Frequently Asked Questions: Canada’s Trade Remedy System
What is Canada’s trade remedy system?
Canada’s trade remedy system provides recourse for Canadian producers that are injured by unfairly traded goods entering the Canadian market.
Under this system, Canadian producers can request an investigation against specific countries whose exporters are alleged to be selling dumped or subsidized goods in the Canadian market. Where an investigation shows that dumping or subsidization has occurred and resulted in injury or threat of injury to domestic producers, anti-dumping or countervailing duties can be applied.
The Minister of Finance has policy and legislative responsibility for the trade remedy system. Trade remedy investigations are jointly administered by the Canada Border Services Agency and the Canadian International Trade Tribunal.
Why is the system important to Canadians?
The trade remedy system levels the playing field and helps preserve a fair and open trading environment for Canadian producers. Without it, foreign producers could sell goods in the Canadian market at artificially low and unsustainable prices, undermining the ability of Canadian producers to compete.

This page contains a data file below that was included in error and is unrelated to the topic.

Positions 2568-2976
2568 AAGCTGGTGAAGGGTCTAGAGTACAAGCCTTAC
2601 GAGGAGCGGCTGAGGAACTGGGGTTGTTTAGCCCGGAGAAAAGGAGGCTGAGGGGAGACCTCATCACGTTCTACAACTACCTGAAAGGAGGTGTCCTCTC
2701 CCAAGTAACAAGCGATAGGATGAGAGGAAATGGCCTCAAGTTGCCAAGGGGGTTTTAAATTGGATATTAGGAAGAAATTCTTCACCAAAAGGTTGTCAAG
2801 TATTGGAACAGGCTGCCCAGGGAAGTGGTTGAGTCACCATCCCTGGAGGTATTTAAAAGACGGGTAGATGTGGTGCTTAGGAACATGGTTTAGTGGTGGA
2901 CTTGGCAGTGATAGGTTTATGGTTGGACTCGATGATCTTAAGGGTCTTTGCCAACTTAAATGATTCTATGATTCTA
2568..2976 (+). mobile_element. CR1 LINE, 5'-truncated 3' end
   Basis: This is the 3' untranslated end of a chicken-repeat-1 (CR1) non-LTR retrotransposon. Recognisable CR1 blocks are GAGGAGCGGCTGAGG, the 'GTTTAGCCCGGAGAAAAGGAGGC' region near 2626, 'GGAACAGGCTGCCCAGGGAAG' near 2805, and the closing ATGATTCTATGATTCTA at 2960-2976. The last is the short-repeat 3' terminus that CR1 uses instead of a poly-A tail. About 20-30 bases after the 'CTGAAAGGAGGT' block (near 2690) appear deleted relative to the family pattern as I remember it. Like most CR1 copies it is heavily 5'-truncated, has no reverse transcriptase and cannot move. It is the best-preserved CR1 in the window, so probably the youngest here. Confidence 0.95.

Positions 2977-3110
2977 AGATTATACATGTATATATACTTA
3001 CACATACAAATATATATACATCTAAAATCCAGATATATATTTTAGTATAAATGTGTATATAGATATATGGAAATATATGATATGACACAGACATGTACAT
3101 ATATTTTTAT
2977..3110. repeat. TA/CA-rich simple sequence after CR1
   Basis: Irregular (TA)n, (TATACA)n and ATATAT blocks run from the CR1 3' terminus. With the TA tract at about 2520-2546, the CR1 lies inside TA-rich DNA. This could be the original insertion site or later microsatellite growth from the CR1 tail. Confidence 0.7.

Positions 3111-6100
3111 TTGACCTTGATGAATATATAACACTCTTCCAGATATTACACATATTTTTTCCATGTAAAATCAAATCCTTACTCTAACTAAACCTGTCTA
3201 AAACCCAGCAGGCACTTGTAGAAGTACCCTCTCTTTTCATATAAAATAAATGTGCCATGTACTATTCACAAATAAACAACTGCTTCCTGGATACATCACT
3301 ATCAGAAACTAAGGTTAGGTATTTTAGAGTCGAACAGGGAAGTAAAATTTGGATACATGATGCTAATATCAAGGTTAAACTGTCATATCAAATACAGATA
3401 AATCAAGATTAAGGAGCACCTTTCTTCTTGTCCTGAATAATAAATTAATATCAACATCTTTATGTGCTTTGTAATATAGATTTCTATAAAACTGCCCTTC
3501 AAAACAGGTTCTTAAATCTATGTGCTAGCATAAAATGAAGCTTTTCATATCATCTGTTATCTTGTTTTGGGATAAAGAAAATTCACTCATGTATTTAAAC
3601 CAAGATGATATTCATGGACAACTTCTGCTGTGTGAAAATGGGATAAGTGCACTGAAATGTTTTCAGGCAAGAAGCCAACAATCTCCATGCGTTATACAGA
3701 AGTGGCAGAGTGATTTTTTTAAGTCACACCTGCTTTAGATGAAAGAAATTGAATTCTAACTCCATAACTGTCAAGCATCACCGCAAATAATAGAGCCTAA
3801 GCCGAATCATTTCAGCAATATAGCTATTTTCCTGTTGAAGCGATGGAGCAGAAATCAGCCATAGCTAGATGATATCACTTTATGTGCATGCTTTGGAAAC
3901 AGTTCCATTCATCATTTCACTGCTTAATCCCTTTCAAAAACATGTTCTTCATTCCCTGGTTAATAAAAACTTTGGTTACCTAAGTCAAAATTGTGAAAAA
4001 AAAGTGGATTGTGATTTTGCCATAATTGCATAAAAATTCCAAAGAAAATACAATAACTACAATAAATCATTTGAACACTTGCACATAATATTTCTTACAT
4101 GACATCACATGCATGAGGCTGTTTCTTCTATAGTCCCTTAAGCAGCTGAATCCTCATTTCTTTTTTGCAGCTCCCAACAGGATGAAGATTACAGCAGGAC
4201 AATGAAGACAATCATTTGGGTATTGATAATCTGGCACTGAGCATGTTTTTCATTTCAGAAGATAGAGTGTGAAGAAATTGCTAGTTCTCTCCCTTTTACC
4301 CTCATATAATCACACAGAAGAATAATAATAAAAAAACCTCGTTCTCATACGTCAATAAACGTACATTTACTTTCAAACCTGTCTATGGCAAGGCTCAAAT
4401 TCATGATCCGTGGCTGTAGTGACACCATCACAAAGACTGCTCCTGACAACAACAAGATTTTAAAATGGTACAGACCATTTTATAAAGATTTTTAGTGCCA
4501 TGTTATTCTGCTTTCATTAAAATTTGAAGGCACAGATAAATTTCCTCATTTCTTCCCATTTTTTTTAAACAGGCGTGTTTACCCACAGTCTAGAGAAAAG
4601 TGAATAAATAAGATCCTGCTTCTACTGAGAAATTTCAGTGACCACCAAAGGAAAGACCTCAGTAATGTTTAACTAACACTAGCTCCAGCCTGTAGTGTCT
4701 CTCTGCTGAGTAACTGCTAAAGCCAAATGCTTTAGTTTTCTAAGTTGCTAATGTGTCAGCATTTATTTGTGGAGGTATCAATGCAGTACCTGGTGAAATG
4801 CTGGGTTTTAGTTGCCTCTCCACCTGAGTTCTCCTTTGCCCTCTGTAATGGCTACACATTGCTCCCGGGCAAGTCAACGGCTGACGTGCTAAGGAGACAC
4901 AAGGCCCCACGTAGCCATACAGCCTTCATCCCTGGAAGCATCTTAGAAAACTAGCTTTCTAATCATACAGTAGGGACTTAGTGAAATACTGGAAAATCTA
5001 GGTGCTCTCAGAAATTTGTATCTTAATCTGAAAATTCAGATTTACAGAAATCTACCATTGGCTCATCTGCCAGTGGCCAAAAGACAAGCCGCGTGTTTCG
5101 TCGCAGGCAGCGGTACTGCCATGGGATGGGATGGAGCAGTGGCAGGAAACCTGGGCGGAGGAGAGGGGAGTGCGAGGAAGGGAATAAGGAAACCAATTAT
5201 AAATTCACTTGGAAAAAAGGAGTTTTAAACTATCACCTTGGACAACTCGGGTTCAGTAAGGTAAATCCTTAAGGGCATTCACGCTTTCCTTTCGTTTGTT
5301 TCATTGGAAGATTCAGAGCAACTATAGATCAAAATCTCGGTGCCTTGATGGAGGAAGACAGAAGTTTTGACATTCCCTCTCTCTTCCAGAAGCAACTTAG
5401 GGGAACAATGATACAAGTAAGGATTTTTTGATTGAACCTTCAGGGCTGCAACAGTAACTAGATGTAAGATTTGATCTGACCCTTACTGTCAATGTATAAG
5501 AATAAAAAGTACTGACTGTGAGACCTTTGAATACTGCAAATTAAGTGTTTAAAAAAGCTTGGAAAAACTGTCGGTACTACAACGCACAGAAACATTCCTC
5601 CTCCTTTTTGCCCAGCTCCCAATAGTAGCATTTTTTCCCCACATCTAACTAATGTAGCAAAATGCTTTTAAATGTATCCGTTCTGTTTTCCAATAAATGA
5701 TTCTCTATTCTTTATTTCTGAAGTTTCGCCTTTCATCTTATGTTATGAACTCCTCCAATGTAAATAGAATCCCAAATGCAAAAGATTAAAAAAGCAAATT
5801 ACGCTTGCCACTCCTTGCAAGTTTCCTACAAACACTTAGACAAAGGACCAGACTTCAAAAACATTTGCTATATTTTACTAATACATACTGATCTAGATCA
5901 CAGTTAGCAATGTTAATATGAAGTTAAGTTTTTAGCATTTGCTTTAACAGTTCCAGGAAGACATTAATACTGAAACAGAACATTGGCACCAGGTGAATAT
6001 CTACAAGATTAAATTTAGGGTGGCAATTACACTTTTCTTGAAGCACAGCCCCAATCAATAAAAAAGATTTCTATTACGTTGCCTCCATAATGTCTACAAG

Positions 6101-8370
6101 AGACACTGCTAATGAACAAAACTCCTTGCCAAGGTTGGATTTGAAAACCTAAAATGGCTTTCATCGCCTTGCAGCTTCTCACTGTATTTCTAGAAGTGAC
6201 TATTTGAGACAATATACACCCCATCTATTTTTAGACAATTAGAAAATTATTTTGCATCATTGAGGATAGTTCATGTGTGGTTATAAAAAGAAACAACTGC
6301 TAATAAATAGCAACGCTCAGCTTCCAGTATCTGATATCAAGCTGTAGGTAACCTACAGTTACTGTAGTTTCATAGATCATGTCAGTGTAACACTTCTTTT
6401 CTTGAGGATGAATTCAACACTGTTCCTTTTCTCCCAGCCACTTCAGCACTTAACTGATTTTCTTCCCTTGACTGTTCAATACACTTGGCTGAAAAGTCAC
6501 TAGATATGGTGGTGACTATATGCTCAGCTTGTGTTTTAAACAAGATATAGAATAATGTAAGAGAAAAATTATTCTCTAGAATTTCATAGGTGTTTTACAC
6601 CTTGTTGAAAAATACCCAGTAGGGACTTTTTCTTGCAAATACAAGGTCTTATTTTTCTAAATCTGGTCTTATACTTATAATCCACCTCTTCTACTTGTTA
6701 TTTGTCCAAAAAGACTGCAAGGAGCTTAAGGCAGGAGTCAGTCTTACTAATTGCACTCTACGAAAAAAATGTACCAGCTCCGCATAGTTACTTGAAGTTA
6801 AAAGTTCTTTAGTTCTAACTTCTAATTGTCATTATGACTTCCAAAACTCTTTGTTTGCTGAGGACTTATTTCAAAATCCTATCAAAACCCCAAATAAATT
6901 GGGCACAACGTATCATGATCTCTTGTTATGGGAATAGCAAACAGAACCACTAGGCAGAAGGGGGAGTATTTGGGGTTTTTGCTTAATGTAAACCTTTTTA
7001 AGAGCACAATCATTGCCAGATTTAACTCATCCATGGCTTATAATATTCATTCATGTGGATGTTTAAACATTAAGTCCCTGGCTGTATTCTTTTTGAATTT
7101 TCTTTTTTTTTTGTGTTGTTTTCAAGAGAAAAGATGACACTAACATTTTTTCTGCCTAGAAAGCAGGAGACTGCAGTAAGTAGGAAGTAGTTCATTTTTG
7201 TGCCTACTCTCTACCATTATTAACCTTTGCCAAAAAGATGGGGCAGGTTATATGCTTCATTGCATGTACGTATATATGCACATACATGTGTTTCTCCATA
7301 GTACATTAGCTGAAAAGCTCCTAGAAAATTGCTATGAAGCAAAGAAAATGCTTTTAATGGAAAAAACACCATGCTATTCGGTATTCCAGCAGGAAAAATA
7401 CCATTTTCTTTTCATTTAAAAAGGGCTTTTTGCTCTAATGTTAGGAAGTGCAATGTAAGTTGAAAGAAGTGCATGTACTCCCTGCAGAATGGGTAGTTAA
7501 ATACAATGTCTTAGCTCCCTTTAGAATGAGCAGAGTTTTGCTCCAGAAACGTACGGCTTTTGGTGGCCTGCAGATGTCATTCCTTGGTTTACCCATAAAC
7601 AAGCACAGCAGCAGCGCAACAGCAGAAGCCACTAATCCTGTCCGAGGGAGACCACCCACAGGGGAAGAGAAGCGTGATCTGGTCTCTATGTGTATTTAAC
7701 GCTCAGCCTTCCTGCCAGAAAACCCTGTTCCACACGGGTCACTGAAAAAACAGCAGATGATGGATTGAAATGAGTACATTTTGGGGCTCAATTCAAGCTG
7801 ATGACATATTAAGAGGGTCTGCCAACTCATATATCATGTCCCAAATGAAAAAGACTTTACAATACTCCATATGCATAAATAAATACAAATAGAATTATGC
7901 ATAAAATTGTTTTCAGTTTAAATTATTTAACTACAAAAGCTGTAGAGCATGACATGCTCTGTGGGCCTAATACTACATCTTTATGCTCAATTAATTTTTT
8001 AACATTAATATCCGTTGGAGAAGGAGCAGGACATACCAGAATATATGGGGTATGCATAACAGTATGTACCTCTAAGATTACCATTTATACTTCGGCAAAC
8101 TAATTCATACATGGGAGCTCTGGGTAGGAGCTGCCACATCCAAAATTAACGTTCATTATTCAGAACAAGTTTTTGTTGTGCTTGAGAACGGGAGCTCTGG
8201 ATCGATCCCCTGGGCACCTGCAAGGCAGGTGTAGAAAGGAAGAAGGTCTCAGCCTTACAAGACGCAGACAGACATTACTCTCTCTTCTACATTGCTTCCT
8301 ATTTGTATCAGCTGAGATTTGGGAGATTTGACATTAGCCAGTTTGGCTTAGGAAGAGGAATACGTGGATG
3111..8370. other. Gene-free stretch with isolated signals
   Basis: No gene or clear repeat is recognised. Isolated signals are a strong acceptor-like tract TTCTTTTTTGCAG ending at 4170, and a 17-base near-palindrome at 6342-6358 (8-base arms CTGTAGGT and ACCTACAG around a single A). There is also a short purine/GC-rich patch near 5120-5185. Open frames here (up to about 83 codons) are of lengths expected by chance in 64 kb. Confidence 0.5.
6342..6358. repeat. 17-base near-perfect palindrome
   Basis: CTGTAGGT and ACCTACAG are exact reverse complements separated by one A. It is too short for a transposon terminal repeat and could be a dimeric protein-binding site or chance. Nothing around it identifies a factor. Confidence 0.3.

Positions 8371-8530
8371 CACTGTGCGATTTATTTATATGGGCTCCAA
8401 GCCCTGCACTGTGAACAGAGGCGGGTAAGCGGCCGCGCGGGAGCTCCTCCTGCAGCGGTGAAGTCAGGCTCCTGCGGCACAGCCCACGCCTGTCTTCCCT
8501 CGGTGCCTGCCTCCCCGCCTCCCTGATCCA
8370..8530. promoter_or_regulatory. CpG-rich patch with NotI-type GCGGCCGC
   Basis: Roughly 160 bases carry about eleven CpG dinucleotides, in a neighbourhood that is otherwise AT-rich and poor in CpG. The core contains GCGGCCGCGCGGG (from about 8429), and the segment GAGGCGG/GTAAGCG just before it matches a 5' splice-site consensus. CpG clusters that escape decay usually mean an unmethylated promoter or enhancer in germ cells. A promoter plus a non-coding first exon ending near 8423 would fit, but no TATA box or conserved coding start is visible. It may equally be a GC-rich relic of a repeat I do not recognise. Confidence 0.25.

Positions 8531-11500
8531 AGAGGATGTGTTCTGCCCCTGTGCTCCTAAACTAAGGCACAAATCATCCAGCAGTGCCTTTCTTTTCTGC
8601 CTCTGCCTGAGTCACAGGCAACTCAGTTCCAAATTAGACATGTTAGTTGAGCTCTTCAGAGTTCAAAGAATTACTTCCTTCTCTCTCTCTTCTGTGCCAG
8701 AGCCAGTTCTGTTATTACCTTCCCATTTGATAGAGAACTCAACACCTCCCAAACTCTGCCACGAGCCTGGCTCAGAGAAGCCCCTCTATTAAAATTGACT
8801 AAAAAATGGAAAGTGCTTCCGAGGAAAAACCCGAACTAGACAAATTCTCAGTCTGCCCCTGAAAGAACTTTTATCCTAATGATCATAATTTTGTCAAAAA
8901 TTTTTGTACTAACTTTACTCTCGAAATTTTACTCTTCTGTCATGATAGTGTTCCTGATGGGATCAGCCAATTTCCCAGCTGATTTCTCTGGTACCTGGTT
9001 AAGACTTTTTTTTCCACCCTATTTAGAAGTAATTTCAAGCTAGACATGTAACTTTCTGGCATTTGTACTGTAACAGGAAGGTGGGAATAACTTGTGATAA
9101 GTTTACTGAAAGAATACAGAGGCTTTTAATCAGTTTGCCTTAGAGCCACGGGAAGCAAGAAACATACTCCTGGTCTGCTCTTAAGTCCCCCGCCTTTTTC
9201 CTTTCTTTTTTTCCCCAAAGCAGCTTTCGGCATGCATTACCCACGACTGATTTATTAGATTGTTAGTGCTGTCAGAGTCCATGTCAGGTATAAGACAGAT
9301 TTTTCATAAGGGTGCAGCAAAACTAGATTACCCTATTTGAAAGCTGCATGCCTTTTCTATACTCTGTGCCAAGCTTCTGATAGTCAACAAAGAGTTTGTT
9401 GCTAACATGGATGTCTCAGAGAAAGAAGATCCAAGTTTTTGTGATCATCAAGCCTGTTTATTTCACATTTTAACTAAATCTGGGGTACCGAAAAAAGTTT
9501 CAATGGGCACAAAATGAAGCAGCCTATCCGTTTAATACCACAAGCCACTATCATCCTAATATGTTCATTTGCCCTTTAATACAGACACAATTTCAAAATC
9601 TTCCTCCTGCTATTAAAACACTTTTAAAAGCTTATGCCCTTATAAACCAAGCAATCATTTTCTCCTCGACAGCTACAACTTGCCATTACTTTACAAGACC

Why are these proposals being considered at this time?
A modern and effective trade remedy system is essential to fostering the conditions for manufacturing growth and new investment in Canada.
Global trade conditions have evolved significantly in recent years, and it is important that Canadian producers have the appropriate tools to respond to those changes.
What input is the Government seeking from Canadians as part of its consultation on this issue?
Through this consultation, the views of a wide range of stakeholders are being sought regarding the design and impact of eight potential amendments to the trade remedy system’s primary legislation, the Special Import Measures Act.
Interested stakeholders may include domestic producers that use the trade remedy system, as well as others with an interest in trade remedies, such as importers, exporters and consumers.
When are comments due on the consultation?
The consultation is open for a period of 60 days, ending June 29, 2016.
What will the next steps be after the consultation concludes?
The Government will review all submissions received over the consultation period and take the views presented into account in considering potential amendments to the Special Import Measures Act.